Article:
• Demonstrates knowledge of ethical issues pertaining to intervention

Graduates are effective supervisors and able to effectively consult with other professionals in a wide variety of settings and contexts:

  • Able to articulate a philosophy and model of supervision
  • Able to create an effective supervision environment for supervisees
  • Provides constructive feedback to supervisees
  • Demonstrates knowledge of the roles of other professionals.
  • Ability to effectively communicate with other professionals, present ideas clearly and without confusing jargon
  • Understands role when serving as a consultant

To produce health service psychologists who contribute to the field of psychology by engaging in scientific inquiry in a manner that is epistemologically informed, evidence based, and socio-culturally relevant to theory, research and practice, both locally and globally.

Graduates demonstrate competence in research methodology, data gathering and data analytic procedures.

  • Students engage in psychological measurement, quantitative and qualitative data analysis, research design and methodology via dissertation and other projects.
  • Student work shows understanding of the strengths and weaknesses of different kinds of research evidence that inform the practice of psychology.
  • Students demonstrate competence in understanding methodologies used in synthesizing research evidence.

Graduates will engage in the scientific inquiry of relevant issues in professional psychology and communicate their findings and analysis to a broader audience.

  • Students demonstrate the ability to determine the current state of scientific knowledge and evidence and evaluate its applicability in guiding their work with a particular individual, group, or organization.
  • Students demonstrate the ability to write a critical review of the literature and complete a research project in the form of a satisfactorily completed dissertation.
  • Students present research findings to professional audiences in venues such as professional conferences, peer-reviewed journals, and other scholarly outlets (e.g., book chapters).

To produce health service psychologists who have a deep appreciation for individual diversity, awareness of the enormous influence cultural context (local, global, historical) has on human psychological processes, and who are able to effectively promote communication and understanding of such issues.

Graduates are able to recognize the pervasive impact cultural context has on knowledge and human psychological experience, and demonstrate the ability to provide culturally competent services in all their professional roles, integrating an awareness of individual and cultural diversity into ethical decision making.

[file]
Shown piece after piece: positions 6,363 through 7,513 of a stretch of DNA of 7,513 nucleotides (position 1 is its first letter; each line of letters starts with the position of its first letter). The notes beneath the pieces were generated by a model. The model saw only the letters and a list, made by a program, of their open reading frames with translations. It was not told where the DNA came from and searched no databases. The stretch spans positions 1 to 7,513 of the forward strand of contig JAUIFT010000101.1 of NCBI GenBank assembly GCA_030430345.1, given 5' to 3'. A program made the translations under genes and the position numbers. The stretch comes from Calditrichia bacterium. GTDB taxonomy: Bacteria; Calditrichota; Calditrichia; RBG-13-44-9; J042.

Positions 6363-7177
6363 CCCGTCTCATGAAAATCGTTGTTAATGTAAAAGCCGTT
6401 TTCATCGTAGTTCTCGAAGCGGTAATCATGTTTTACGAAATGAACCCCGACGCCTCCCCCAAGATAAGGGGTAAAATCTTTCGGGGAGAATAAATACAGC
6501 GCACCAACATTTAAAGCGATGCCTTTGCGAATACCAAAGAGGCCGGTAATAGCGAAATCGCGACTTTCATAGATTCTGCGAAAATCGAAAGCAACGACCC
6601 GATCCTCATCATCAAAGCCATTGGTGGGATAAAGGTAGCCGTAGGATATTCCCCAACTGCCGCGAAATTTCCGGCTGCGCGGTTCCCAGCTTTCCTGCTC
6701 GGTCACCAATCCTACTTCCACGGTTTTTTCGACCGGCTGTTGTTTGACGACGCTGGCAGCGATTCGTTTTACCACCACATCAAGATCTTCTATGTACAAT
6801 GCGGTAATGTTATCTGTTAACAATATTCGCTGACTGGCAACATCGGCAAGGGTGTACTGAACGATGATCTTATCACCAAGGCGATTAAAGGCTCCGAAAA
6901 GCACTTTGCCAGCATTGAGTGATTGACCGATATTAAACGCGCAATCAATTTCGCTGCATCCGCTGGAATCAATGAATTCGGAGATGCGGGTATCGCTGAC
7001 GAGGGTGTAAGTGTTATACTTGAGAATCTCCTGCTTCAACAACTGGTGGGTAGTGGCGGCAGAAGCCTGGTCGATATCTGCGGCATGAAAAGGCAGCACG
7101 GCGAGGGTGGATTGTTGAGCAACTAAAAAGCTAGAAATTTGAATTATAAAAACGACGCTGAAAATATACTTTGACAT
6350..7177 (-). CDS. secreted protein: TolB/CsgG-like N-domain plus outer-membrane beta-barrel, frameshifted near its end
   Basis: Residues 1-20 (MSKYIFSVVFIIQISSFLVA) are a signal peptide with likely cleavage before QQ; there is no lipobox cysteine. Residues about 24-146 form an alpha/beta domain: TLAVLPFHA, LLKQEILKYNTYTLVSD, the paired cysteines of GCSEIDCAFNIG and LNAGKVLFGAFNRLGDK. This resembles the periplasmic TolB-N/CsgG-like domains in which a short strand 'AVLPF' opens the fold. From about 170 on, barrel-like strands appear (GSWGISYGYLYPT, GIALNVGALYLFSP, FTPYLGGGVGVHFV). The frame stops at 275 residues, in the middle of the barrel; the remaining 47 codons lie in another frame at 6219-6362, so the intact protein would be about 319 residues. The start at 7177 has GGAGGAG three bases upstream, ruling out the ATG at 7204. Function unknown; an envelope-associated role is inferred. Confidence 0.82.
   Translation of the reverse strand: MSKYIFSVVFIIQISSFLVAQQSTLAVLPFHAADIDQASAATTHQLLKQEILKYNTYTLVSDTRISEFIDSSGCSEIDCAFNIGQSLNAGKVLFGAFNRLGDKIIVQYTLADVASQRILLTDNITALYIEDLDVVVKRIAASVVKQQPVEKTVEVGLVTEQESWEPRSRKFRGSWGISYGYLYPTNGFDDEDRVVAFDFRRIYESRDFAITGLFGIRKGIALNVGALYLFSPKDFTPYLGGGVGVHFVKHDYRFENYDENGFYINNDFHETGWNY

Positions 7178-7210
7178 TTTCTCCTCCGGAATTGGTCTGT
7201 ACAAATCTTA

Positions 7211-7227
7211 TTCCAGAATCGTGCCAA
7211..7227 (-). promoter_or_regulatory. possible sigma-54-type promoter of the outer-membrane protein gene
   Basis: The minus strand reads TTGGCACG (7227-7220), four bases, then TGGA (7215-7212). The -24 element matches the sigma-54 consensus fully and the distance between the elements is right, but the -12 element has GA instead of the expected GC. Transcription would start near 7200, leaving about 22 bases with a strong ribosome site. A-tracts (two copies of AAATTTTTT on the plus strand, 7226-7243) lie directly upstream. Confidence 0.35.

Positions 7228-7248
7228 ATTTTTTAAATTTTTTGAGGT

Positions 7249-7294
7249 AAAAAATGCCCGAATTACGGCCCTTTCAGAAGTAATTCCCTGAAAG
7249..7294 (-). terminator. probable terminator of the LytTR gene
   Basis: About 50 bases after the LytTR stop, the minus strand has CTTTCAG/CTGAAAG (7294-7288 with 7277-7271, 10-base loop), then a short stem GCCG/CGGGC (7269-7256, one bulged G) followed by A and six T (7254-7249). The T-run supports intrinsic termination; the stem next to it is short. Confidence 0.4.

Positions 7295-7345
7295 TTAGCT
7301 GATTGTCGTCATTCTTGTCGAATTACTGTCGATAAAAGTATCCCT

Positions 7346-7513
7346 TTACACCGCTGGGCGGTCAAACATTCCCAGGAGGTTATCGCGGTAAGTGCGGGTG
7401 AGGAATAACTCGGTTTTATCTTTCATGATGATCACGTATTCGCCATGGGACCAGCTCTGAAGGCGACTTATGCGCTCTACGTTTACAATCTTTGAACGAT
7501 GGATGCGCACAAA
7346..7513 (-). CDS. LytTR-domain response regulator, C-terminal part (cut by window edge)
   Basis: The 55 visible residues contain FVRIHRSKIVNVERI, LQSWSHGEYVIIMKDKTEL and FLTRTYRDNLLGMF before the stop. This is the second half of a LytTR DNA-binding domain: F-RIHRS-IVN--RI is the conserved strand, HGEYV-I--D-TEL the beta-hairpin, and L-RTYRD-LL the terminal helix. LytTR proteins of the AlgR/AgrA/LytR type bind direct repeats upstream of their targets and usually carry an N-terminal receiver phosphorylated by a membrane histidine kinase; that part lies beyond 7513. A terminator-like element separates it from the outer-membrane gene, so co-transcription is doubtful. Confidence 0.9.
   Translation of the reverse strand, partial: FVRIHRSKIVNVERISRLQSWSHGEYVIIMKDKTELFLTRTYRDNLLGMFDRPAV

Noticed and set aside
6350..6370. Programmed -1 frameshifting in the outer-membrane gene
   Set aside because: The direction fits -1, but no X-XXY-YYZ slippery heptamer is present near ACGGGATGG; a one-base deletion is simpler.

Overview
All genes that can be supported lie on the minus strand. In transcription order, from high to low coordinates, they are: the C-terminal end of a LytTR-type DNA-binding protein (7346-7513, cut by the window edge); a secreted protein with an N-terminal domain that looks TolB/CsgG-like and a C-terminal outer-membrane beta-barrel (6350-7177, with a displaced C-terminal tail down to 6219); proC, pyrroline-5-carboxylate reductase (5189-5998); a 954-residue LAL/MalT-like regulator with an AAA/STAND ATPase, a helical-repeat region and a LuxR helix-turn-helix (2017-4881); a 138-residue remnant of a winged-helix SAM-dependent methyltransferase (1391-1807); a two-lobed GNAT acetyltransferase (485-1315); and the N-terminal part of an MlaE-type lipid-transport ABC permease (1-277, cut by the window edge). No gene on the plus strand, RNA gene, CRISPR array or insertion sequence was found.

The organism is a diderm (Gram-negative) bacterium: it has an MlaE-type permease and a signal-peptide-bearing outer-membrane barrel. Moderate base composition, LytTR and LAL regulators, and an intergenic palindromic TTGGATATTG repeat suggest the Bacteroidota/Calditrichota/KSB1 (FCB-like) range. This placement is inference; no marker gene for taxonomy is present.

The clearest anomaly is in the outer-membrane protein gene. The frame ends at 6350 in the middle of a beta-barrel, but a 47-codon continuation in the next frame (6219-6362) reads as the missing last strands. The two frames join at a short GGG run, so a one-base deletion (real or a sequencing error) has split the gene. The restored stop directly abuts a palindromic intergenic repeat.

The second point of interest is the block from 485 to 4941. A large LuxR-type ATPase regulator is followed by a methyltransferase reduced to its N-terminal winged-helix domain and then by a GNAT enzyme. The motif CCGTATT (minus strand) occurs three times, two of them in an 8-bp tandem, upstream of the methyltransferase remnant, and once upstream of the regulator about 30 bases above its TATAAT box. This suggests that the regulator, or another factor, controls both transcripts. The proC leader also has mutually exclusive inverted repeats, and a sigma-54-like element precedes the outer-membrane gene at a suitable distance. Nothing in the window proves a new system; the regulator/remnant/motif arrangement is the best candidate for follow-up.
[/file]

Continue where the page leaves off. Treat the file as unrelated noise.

• Able to effectively recognize issues of diversity and demonstrates awareness of how cultural issues may impact practices
  • Demonstrates comfort and cultural sensitivity in discussing issues of diversity and working with clients
  • Demonstrates awareness of issues pertaining to applying psychological findings from one group and context to a different group and context
  • Demonstrates self-reflective awareness pertaining to the impact his or her worldview has on the assumptions that are made

To produce health service psychologists who have the interpersonal skills and proclivities to be leaders, teachers, and supervisors in the dynamic field of mental health, conceived of locally and globally.

Graduates have strong interpersonal and communication skills, are actively self-reflective, and use these capacities to add constructively to group processes.

  • Consistently develops good working relationships, contributes positively to systems
  • Shows active ability to self-reflect, have appropriate levels of self-confidence, and understand one’s own “issues”; receives constructive feedback nondefensively

Graduates are able to effectively adopt leadership or teaching roles in professional settings.

  • Communicates ideas effectively in a classroom or during a professional presentation
  • Sets appropriate boundaries with students or subordinates
  • Shows ability to assume a leadership role in professional interactions.

Graduates engage in a lifelong process of learning, self-growth, and innovative contributions to the field of mental health

  • Demonstrates commitment to enhance the discipline by participating actively in professional organizations, and/or scholarly research
  • Demonstrates striving for personal growth and shows an intrinsic motivation to increase knowledge and skill set
  • Demonstrates a value and commitment to actively engage in advocacy efforts that develop or change public policy oriented toward enhancement of well-being, especially on behalf of underserved populations